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Messerschmitt Me 262 Schwalbe (Swallow) Fighter (1944)

Authored By Staff Writer | Last Updated: 11/25/2013

The Messerschmitt Me 262 Schwalbe became the world's first operational-level jet-powered fighter.

The Me 262 Schwalbe (or "Swallow") is a good case study in the "what if" category centering around poor production design and the bureaucracy inherent in a dictatorship like that of the Third Reich. With the unrealized capabilities of this most advanced aircraft, the German Luftwaffe allowed the Me 262 to fall into the category of unrealized potential. Such could have been the impact of becoming the world's first fighter powered by turbojet technology. It would, however, go on to hold the distinction of becoming the world's first jet-powered aircraft.

The Me 262 was a ground breaking design at a time when most every nation of power was considering the future of military aviation in terms of the turbojet. The Me 262 initially was fielded with a standard undercarriage formation but was later transformed into the more modern tricycle format. The first Schwalbe was produced with a piston engine in the nose until the jet engines could be made ready. When they were, the turbojet engines flared out on first flight, forcing the pilot to make an emergency landing under the power of the piston engine.

Once better engines became available, the system was being test flown by a variety of pilots including Adolf Galland, who voiced his suggestion that the fighter go into production as soon as possible - obviously realizing its potential. Allied bombing campaigns against Me 262 production facilities (unknowingly by the Allies) delayed full production. Hitler's insistence that the fighter be made into a fighter-bomber conversion also delayed final production models. A shortage of parts, skilled labor forces and trained pilots all contributed to the aircraft never materializing as a tide-turner.

Overall, the Me 262 was a solid yet groundbreaking design, incorporated a swept-wing, low-monoplane look on a smooth fuselage. Engines were mounted under each wing and the system was armed with four 30mm cannons and could be complimented with additional air-to-air rockets. For the few units (about 300 were ever made operational) that made it to combat, the Me 262 showed its prowess particularly against Allied bomber formations. Against Allied fighters, it faired in average terms due to the some-what poor maneuverability when compared to the agile piston fighters. The 4 x 30mm cannon assembly was also prone to jamming at the most inopportune times. The Me 262 was soon found to be at its most vulnerable when still on the ground or during take off whereas its pure speed and power would enable it to be master of the skies otherwise.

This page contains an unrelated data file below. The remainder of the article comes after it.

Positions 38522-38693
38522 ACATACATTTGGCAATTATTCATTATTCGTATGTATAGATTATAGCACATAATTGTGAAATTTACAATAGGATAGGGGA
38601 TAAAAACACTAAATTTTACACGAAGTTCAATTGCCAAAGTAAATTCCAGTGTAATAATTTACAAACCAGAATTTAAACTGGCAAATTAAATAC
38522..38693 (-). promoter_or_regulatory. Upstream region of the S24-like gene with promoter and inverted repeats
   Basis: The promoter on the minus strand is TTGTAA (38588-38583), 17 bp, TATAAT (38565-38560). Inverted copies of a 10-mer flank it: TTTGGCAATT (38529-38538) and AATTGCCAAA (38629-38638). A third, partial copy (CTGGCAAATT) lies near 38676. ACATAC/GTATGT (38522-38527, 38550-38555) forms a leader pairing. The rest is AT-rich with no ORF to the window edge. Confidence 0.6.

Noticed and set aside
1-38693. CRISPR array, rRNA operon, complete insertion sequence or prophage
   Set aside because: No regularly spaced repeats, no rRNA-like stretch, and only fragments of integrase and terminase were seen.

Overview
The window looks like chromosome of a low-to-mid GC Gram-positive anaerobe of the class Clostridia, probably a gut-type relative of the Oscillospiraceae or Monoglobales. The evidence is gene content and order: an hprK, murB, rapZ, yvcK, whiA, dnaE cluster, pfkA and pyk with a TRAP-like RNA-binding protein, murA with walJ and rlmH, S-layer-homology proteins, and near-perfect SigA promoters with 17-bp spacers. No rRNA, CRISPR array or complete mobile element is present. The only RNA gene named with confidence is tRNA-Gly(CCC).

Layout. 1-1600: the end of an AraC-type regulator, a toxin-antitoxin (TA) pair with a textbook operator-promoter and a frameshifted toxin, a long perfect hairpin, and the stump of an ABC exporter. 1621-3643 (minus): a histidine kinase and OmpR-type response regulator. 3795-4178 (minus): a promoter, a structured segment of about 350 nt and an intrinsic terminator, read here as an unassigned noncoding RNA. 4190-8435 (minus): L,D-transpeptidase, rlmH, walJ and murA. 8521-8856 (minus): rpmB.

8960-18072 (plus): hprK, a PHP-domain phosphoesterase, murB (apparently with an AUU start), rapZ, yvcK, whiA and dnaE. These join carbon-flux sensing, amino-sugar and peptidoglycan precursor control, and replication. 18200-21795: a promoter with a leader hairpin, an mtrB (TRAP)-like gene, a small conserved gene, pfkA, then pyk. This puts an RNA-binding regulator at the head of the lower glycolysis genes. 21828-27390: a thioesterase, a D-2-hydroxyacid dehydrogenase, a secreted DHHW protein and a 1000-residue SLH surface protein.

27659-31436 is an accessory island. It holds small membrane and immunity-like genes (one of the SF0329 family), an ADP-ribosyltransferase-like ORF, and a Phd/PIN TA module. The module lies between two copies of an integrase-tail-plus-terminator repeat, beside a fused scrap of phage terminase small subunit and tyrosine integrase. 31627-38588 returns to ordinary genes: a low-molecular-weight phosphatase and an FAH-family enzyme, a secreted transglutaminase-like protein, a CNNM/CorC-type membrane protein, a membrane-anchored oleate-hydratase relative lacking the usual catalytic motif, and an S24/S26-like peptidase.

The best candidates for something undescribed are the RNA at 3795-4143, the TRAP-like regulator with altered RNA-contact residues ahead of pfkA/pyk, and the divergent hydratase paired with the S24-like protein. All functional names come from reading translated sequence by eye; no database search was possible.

Four days in March of 1945 signified the height of the Me 262 program, where up to forty sorties a day against Allied bombers was reached. Beyond that, the Me 262 never faced off against its British rival - the Gloster Meteor - jet-on-jet combat and the captured Me 262 designs would be picked apart and researched by Allied scientists at war's end. In the end, however, the research garnered from the Me 262 study would prove critical in establishing the new generation of jet-powered design. The Me 262 in any form still remains one of the most influential aircraft designs in the history of aviation and will forever be tied to the "what-if" scenarios that revolve around discussions covering the end of World War Two.

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Specifications for the
Messerschmitt Me 262 Schwalbe (Swallow)
Fighter


Focus Model: Messerschmitt Me 262A-1
Country of Origin: Nazi Germany
Manufacturer: Messerschmitt - Germany
Initial Year of Service: 1944
Production: 1,400


Crew: 1


Length: 34.78ft (10.6m)
Width: 41.01ft (12.50m)
Height: 12.47ft (3.80m)
Weight (Empty): 8,378lbs (3,800kg)
Weight (MTOW): 14,110lbs (6,400kg)


Powerplant: 2 x Junkers Jumo-004B Turbojet Engines delivering 1,984lbs of thrust.


Maximum Speed: 541mph (870kmh; 470kts)
Maximum Range: 652miles (1,050km)
Service Ceiling: 37,730ft (11,500m; 7.1miles)
Rate-of-Climb: 3,937 feet per minute (1,200m/min)


Hardpoints: 2
Armament Suite:
STANDARD:
4 x 30mm MK 108 Cannons

OPTIONAL:
External Bombload of up to 1,200lbs

Other armaments of later models included:
2 x 20mm Cannons (in addition to existing 4 x 30mm cannons)
24 x Air-to-Air Unguided High-Explosive Rockets


Variants:
Me 262 V1 - Prototype


Me 262 V2 - Prototype

Me 262 V3 - Protoype; Achieved first all-jet powered flight.

Me 262A-0 - 23 Pre-Production models built

Me 262A-1a - First Operational Status Model

Me 262A-1a/U1 - Additional 2 x 20mm cannons (in addition to the base 4 x 30mm assembly.

Me 262A-1a/U2 - "Bad Weather" Variant

Me 262A-1a/U3 - Unarmed Reconnaissance Model

Me 262A-1b - 24 x air-to-air unguided rockets added (12 under each wing).

Me 262A-2 Sturmvogel (Stormbird) - Fighter Bomber designation.

Me 262A-2a - Bomber variant capable of 1,102lb external bomb loadout.

Me 262A-2a/U2 - Two-seat bomber variant with bomber crewman fitted into prone bomb-aimer position.

Me 262A-5 - Reconnaissance Fighter

Me 262B-1a - Two-seat conversion trainer variant

Me 262B-2 - Night Fighter


Operators:
Czechoslovakia; Nazi Germany